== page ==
Web tool looks belowground for an economically viable renewable energy source
Geothermal power has a lot of promise as a renewable energy source that is not dependent on the sun shining or the wind blowing, but it has some challenges to wide adoption. One of these challenges is that there are a limited number of locations in the U.S. that naturally have the right conditions: hot rock relatively close to the surface and with plentiful groundwater to heat up.
Closed-loop geothermal is one way to use hot, dry rock to heat up circulating fluids to generate electricity or to directly heat buildings, a way that is being reexamined after being dismissed in the 1980s for being too inefficient. A team composed of experts at several national laboratories has recently finished a two-year effort to computationally model closed-loop geothermal systems.
One of the key challenges with closed-loop geothermal is building a system that can extract enough heat from the deep earth to be cost-effective, said Mario Martinez, a mechanical engineer and the principal investigator for the project at Sandia National Laboratories.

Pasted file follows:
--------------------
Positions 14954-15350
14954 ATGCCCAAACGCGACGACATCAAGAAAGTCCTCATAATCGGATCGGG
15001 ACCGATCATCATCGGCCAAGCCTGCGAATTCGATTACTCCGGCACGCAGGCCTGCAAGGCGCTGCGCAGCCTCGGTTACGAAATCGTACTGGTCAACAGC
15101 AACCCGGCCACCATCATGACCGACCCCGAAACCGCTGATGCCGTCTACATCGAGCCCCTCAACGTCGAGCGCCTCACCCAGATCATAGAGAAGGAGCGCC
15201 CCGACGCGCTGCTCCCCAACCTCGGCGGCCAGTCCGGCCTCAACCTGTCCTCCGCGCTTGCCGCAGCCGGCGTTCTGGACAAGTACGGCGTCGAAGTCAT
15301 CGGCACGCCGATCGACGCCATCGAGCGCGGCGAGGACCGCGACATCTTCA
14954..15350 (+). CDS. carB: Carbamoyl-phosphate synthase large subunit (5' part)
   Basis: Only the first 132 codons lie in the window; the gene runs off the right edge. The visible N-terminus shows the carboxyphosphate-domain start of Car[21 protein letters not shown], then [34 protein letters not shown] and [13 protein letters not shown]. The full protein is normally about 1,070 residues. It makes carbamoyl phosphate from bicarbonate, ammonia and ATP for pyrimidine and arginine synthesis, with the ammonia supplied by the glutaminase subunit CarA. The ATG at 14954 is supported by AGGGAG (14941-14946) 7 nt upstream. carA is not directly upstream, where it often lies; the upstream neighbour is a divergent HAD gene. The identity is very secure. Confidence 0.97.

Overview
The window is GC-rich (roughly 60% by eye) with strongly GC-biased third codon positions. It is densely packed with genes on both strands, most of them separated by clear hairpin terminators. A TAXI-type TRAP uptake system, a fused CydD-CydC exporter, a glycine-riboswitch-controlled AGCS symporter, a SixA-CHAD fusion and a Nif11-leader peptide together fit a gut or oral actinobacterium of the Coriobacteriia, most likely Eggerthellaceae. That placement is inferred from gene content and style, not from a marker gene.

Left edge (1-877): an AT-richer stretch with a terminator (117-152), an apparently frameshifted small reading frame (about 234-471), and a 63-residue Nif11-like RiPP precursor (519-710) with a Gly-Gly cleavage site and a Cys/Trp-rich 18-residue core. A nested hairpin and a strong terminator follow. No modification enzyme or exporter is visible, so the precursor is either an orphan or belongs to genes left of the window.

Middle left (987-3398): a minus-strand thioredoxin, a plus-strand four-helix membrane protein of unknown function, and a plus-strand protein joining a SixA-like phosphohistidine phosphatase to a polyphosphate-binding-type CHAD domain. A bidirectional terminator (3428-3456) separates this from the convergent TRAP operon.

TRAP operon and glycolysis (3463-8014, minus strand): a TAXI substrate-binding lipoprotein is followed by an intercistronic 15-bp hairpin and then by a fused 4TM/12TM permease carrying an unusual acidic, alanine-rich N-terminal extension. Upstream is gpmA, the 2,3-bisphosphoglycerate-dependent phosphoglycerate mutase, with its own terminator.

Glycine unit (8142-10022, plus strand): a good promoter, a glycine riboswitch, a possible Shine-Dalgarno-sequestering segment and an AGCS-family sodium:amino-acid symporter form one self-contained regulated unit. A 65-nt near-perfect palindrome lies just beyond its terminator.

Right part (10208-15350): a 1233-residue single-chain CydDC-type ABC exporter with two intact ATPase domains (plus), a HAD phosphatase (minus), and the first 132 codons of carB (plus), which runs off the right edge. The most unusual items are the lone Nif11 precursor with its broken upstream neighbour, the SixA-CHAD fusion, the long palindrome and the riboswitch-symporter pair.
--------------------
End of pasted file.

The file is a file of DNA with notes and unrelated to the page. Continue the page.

"The subsurface, the rock, becomes hotter the deeper you go, so it is beneficial to go deep," said Martinez, who recently retired. "That hot water can be used for district heating, so you can use it to heat houses and buildings, or you can use it to generate electricity."
Sandia led the computational modeling of the belowground system, while the National Renewable Energy Laboratory used the numerical results to estimate the economic viability of the system through their aboveground power plant and economic model. The overall project was led by Pacific Northwest National Laboratory and mechanical engineer Mark White.
Anastasia Bernat, a PNNL data scientist, integrated the Sandia and NREL models into a publicly available web tool to allow start-up developers and venture capitalists to explore the economic viability of various closed-loop geothermal system designs.
Idaho National Laboratory shared variables from a prototype geothermal system at the lab and studied various possible enhancements to closed-loop geothermal systems to improve their economic viability.
The researchers shared their results in the form of a paper published recently in the journal Geothermics.
Probing potent parameters
The Sandia team looked at two basic setups for closed-loop geothermal systems. One, called a U-tube, is where cool water is pumped down one deep vertical pipe, which then extends horizontally for a certain distance at a depth where the rock is hot and then comes up in a different location, Martinez said.
The other, called a tube-in-a-tube, is where the cool water is pumped down along the outer layer of a pipe to a certain depth, and then the pipe takes a 90-degree turn and extends a horizontal distance at that depth. Then the hot water hits the end of the pipe and is pushed into the inner pipe, back up the way it came.